Patients typically present with slowly progressive, symmetric, proximal muscle weakness with or without facial involvement and diminished or absent tendon reflexes. The pelvic or the shoulder girdle muscles can be affected first. Onset of symptoms for autosomal dominant types ranges from early childhood to adulthood. Onset of symptoms for autosomal recessive types tends to be during childhood, and these types primarily have a pelvic-girdle distribution.
Treatment of limb-girdle dystrophy focuses on maintaining function and preventing contractures. Guidelines issued by the American Academy of Neurology recommend that newly diagnosed LGMD patients at high risk of cardiac complications be referred for cardiac evaluation, even in the absence of cardiac symptoms. Those at high risk of respiratory failure should undergo pulmonary function testing. All LGMD patients should ideally be referred to a multi-specialty clinic with expertise in neuromuscular disorders.
There is currently no role for gene therapy, myoblast transplantation, neutralizing antibody to myostatin, or growth hormone other than in a research study (2).
2. Narayanaswami P, Weiss M, Selcen D, et al: Evidence-based guideline summary: Diagnosis and treatment of limb-girdle and distal dystrophies: Report of the Guideline Development Subcommittee of the American Academy of Neurology and the Practice Issues Review Panel of the American Association of Neuromuscular & Electrodiagnostic Medicine. Neurology 83:1453–1463, 2014. doi: 10.1212/WNL.0000000000000892.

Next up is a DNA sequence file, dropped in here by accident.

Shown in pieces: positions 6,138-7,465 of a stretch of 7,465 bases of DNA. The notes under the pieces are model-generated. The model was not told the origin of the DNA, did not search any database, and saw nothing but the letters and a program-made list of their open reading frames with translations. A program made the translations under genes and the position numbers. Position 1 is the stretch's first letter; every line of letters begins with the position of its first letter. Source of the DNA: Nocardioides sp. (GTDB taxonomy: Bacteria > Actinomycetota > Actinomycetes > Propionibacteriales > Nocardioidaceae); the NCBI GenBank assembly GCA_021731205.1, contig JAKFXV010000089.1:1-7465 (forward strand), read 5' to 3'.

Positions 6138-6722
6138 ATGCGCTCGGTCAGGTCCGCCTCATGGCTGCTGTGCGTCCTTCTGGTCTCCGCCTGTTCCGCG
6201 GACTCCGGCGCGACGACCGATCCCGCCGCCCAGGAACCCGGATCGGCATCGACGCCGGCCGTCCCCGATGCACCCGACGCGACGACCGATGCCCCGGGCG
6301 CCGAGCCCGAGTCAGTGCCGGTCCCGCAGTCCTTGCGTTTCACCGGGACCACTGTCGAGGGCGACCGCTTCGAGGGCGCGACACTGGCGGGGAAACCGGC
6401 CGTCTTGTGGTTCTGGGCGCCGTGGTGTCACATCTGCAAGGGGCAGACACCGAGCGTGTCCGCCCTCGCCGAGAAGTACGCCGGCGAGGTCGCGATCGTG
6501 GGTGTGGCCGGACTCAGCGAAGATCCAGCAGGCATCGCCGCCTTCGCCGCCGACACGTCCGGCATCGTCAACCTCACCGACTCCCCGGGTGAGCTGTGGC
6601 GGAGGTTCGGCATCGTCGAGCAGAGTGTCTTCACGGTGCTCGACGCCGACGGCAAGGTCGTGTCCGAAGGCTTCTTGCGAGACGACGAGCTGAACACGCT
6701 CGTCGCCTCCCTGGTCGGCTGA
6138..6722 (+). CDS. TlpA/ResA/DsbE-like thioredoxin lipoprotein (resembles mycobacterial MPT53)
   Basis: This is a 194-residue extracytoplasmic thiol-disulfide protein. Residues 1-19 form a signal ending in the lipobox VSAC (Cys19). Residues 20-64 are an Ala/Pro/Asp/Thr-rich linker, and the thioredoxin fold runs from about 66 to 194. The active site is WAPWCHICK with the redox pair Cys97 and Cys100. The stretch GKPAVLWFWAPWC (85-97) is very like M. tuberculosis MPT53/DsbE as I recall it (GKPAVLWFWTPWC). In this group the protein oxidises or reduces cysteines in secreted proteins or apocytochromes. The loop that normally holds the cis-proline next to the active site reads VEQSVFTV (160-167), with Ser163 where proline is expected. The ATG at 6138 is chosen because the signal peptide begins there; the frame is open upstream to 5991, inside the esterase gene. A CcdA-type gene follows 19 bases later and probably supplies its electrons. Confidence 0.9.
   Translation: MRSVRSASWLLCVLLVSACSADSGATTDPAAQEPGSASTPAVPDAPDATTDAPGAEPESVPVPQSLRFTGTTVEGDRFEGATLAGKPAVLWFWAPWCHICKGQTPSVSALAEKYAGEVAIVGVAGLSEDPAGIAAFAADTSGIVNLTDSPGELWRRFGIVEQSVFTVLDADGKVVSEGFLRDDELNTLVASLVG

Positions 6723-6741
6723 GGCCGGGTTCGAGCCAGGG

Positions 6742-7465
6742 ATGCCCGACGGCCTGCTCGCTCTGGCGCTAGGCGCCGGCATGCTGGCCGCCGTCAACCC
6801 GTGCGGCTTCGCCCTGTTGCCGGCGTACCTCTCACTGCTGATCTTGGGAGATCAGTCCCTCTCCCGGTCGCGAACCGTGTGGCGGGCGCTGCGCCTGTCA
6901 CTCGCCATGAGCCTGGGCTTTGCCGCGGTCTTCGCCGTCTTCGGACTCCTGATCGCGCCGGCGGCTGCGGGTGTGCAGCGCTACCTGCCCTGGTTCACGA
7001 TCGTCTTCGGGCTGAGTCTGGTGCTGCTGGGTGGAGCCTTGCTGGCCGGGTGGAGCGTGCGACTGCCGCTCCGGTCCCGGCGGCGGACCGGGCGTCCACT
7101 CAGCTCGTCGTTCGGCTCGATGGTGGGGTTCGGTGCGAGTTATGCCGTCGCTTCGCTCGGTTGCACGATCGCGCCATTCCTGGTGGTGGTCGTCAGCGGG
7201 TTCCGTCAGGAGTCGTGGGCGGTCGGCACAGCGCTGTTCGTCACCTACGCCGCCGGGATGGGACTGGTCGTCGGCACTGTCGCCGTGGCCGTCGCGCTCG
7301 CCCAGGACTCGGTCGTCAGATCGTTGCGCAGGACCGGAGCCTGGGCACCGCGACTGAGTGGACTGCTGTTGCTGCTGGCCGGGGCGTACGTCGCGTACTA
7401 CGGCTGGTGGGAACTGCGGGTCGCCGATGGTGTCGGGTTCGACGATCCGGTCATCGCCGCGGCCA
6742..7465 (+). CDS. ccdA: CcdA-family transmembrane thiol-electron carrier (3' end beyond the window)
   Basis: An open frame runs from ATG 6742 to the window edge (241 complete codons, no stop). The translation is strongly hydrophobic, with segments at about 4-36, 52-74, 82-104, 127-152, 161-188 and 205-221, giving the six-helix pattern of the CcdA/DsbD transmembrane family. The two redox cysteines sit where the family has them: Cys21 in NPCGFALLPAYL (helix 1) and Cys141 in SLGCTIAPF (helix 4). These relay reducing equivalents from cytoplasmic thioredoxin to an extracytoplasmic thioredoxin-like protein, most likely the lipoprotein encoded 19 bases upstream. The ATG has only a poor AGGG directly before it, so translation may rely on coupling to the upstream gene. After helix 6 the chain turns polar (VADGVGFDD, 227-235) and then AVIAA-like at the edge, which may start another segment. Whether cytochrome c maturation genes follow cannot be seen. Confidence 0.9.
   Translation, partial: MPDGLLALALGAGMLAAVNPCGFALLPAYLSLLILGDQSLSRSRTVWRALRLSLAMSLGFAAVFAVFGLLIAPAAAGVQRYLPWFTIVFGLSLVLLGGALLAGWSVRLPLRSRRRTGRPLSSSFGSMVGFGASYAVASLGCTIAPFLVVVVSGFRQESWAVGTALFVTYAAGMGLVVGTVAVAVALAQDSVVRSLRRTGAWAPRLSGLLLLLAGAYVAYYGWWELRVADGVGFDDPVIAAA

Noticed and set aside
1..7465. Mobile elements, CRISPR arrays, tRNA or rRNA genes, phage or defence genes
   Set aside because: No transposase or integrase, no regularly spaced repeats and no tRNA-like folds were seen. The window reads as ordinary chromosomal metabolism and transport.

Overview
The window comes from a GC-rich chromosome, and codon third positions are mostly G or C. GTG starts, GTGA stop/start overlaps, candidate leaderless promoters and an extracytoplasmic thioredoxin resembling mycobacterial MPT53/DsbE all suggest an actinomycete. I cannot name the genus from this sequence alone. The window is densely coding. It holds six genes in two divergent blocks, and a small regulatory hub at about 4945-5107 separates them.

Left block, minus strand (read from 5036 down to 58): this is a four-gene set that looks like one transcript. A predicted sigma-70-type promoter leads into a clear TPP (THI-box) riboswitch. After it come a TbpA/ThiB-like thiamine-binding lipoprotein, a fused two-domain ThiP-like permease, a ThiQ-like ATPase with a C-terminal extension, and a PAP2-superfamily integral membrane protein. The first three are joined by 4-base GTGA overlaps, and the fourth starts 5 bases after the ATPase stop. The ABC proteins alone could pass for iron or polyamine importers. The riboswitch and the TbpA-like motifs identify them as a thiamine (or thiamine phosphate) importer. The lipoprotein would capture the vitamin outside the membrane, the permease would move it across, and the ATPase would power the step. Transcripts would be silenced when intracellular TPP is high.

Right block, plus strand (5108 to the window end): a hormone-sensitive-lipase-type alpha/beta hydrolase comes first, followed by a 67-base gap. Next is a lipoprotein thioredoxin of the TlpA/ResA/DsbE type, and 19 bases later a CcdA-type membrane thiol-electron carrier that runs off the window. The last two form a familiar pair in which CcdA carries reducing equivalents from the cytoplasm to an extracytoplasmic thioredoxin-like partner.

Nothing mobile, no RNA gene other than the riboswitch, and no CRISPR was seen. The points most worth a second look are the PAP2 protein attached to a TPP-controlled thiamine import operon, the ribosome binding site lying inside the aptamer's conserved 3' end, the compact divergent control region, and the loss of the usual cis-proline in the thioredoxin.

Myotonic dystrophy affects about 1/8000 in the general population. Inheritance is autosomal dominant with variable penetrance. Two genetic loci—DM 1 and DM 2—cause the abnormality.
Affected mothers and, rarely, fathers with DM 1 mutations may have offspring with a severe form of myotonia referred to as congenital myotonic dystrophy. This form is characterized by severe hypotonia (floppy infant), feeding and respiratory difficulties, skeletal deformities, facial weakness, and delayed psychomotor development. Up to 40% of infants do not survive, usually because of respiratory failure and perhaps cardiomyopathy. Up to 60% of survivors have intellectual disability.
Symptoms and signs of myotonic dystrophy begin during adolescence or young adulthood and include myotonia (delayed relaxation after muscle contraction), weakness and wasting of distal limb muscles (especially in the hand) and facial muscles (ptosis is especially common), and cardiomyopathy. Intellectual disability, cataracts, and endocrine disorders can also occur.
Death is most commonly due to respiratory and cardiac disease, and patients who develop cardiac arrhythmias and severe muscle weakness at a younger age are at increased risk of premature death. Mean age at death is 54 yr.
Myotonia may respond to membrane-stabilizing drugs (eg, mexiletine, procainamide, quinidine, phenytoin, carbamazepine). Of these, mexiletine has been shown to significantly reduce myotonia in nondystrophic myotonia and is thus the first-line drug for myotonic dystrophy patients who have functionally limiting myotonia. Because mexiletine can rarely precipitate arrhythmias in patients with underlying ventricular arrhythmias, the drug is contraindicated in patients with 2nd- or 3rd-degree atrioventricular block; consultation with a cardiologist is recommended before initiating mexiletine therapy, particularly in those with an abnormal ECG.
However, it is weakness, for which no treatment is available, and not myotonia that usually disables the patient; braces for footdrop are usually required as the disease progresses.